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I am checking a few bonds on the YAS page on Bloomberg and I can see that G is higher than Z spread (this applies to bonds with optionality and bullet, too). As Z is stripped from reinvestment risk, shouldnt G be higher provided that equals credit risk + reinvestment risk? Thank you, much appreciated if anyone can clarify this for me.

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Tough to answer specifically because I don't know what bonds you're looking at, but my guess is it has less to do with the spread-building blocks and more to do with the base curve. G spread is based off the interpolated government bond curve, and Z spread is off the Swap curve, if you mouse over on YAS it will show you the base curve.

Since right now the swap curve is higher than the Treasury curve out to about 5/6 years, I imagine you're looking at bond inside of 5 years to maturity. That's going to drive the Z spread lower than the G.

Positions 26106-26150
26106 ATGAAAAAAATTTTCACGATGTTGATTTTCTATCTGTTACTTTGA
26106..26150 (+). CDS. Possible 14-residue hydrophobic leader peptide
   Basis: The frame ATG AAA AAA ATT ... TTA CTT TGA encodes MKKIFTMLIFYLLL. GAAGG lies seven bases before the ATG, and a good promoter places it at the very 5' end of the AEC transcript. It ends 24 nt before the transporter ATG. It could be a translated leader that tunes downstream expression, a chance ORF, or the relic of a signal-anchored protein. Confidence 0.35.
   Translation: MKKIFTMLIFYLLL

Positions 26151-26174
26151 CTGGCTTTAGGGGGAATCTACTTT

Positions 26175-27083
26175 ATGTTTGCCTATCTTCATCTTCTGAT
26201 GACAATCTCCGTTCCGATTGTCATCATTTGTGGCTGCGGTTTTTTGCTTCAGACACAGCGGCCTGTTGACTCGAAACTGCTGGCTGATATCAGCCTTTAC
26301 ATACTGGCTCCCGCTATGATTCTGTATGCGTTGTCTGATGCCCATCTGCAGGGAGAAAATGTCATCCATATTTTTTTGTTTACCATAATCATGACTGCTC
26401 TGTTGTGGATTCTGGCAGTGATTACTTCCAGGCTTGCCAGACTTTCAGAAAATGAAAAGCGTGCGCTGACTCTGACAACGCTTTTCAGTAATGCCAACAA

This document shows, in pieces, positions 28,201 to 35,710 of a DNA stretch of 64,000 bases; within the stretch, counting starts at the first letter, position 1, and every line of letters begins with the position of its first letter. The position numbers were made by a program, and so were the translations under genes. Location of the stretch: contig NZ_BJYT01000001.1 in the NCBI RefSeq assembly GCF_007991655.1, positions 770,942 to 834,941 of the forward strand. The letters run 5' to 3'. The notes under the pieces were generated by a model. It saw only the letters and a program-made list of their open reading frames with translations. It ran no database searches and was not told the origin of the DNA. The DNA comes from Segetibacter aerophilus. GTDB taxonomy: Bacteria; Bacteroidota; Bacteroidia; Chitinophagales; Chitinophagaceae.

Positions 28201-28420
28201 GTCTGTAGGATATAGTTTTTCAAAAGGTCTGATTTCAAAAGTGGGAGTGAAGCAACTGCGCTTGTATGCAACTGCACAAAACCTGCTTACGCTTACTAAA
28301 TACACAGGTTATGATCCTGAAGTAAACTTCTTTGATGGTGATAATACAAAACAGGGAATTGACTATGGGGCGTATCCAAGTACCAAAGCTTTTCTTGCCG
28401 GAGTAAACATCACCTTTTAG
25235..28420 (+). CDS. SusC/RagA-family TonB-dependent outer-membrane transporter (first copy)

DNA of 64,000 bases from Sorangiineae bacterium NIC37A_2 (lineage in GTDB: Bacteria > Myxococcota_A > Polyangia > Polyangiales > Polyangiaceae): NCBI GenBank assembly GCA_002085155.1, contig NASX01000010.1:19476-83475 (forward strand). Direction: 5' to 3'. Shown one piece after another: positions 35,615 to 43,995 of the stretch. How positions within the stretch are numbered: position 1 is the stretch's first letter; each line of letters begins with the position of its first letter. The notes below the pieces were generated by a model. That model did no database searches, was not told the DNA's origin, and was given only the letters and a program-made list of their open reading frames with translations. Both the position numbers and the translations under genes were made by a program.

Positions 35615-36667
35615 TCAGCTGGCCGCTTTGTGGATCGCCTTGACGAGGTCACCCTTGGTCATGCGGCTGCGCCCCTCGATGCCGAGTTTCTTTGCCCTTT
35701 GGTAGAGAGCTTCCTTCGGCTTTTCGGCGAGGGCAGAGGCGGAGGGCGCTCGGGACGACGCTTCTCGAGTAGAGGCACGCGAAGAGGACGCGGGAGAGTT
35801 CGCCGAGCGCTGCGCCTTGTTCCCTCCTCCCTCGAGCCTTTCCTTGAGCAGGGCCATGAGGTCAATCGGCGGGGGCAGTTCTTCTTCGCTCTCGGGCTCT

If you're looking out past 5/6 years the relationship should flip back to what you describe with a G below the Z spread. Look at something like a Verizon 30 year and you'll see that play out.

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    $\begingroup$ Looking at VZ 5.5s of 03/16/2047, the G-spread is 205.8, the Z-spread 255.8. G below Z. QED. $\endgroup$ – noob2 May 23 '17 at 18:40
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Us dollar swap curve is lower than the actives curve for maturities after 20y currently. Hence your g spread would be bigger than your z in broad terms. The current spread between them for the 47s you're looking for is close to 20bps. hence the diff is spot on when i look at yas, i get 163g-spread and 182z.

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Zero curve is always stepper than regular curve. As long as it is a positive curve. And that is the reason the Z spread is higher than the G spread. In Zero curve or spread only the last coupon is capitalize in the high interest rate. The first coupons in the cashflow capitalize with lower interest rate, so the Z spread / Zero curve is higher

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